A blog post by Tom Roston, aka POV Blog's Doc Soup Man, has been making the rounds this morning (h/t Basil Tsiokos) - it's a recap of a discussion at last week's Independent Film Week entitled "Cage Match: Filmmaking or Social Activism". Moderated by POV's Yance Ford and peopled with opinionated industry leaders (including the BBC's Nick Fraser and Women Make Movies' Debra Zimmerman), the panel kicked off - as Roston summarizes - with the question "is the medium at an identity crisis?".
What followed harkened back to a debate at last year's Sheffield Doc/Fest between Fraser and BritDoc leader Jess Search that had doc folks chattering for months. The fierce (yet friendly) back-and-forth seemed to lay bare some of the things that documentary filmmakers talk about often but which rarely get played out on such a large canvas - can documentary filmmaking break free of the socially-important strangelehold imposed by a predominantly liberal financial-and-critical-support structure.
Guardian's David Cox wrote about that exchange in an article headed "Is this the end of the line for the impartial documentary?":
"This year, the normally clubby atmosphere of Sheffield's documentarists' convention has been shaken by a genuine row. The intensity of the debate at the Campaigning Documentaries: The Thin Line Between Passion and Propaganda session reflects the seriousness of what's at stake. It's not just the future of the genre that hangs in the balance, but its very identity.
One side maintains that documentary-making must be open-minded, impartial and journalistic. Its purpose should be to help people understand, not to encourage them to emote. The other side insists that the whole point of documentary-making is to effect desirable change. Campaigning is to be relished, not shunned...
The appearance of independence makes documentaries ideal vehicles for promoting corporate interests. Nowadays, NGOs, charities, single-issue lobby groups and the like sometimes have lots of money. Co-opting documentarists can prove an effective way of spending it. Plenty of film-makers are only too willing to play ball. After all, they want to make films. As Nick Fraser, the editor of the BBC's Storyville strand, said at the heated Doc/Fest session: "If Dr Goebbels appeared with a huge sack of money, there would be documentary film-makers queueing around the block to take it."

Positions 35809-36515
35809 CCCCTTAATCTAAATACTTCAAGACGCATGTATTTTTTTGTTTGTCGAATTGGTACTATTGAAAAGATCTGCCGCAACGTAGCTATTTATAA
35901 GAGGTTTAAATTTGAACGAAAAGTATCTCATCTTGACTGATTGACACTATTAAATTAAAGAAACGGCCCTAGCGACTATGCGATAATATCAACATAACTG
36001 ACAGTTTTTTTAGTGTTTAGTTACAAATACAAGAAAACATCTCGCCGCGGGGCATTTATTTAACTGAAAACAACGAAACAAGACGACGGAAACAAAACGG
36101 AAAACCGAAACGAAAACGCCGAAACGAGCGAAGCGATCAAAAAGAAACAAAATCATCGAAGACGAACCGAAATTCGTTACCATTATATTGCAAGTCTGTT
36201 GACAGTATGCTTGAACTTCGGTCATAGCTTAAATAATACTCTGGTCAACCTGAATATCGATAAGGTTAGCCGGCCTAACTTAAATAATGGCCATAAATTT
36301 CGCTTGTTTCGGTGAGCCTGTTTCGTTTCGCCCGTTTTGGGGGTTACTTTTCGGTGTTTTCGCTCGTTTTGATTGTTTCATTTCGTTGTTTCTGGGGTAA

One of Fraser's key points in Sheffield was that the search for money - and the availabilty of funding by agenda-driven companies and organizations - meant that lots of films were being made with no (or little) aesthetic or cinematic ambitions. In short - topic was trumping craft.
It's a debate that we've been talking about here on the blog (sometimes with more frequency than others) for years. Our general frustration (and sometimes righteous anger) on the topic led to the launch of the Cinema Eye Honors, which will celebrate its fourth event this January.
As we wrote in the summer of 2008:
"The debate is not that so-called "important" films can't be well made but that one shouldn't have knee-jerk approval of shoddily made films just because the subject matter has external value."
We delved further into this topic (and stirred up a real hornet's nest of anger against us) by writing about the knee jerk liberal/leftist reaction to the controversy surrounding the film BANANAS!*:
"In the documentary community, we are, it becomes increasingly apparent, occasionally enslaved by some who have pledged an unquestioning loyalty to a certain kind of social justice perspective."
Even Errol Morris, whose early, character-driven films were both celebrated and shunned (for their creative innovations) within the documentary community, asked a similar question via Twitter (which he reportedly later deleted, but which we had retweeted):
"Are all documentaries about worthy causes worthy documentaries? (Can't there be a bad movie about something good?)"